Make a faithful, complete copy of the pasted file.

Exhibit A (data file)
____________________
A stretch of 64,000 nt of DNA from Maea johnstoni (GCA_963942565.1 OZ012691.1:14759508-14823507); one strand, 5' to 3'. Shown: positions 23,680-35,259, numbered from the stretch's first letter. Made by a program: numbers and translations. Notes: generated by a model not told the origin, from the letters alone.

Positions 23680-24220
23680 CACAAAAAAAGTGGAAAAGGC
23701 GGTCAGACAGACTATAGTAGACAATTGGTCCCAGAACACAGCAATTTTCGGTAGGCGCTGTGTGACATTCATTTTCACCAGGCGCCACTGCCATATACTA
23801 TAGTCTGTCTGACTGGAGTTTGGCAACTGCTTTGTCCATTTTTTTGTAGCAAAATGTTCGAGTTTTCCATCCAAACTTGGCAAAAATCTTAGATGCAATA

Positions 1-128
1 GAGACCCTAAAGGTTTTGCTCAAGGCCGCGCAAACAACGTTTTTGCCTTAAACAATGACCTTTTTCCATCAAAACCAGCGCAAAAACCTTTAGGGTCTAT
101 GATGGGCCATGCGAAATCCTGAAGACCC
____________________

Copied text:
A stretch of 64,000 nt of DNA from Maea johnstoni (GCA_963942565.1 OZ012691.1:14759508-14823507); one strand, 5' to 3'. Shown: positions 23,680-35,259, numbered from the stretch's first letter. Made by a program: numbers and translations. Notes: generated by a model not told the origin, from the letters alone.

Positions 23680-24220
23680 CACAAAAAAAGTGGAAAAGGC
23701 GGTCAGACAGACTATAGTAGACAATTGGTCCCAGAACACAGCAATTTTCGGTAGGCGCTGTGTGACATTCATTTTCACCAGGCGCCACTGCCATATACTA
23801 TAGTCTGTCTGACTGGAGTTTGGCAACTGCTTTGTCCATTTTTTTGTAGCAAAATGTTCGAGTTTTCCATCCAAACTTGGCAAAAATCTTAGATGCAATA

Positions 1-128
1 GAGACCCTAAAGGTTTTGCTCAAGGCCGCGCAAACAACGTTTTTGCCTTAAACAATGACCTTTTTCCATCAAAACCAGCGCAAAAACCTTTAGGGTCTAT
101 GATGGGCCATGCGAAATCCTGAAGACCC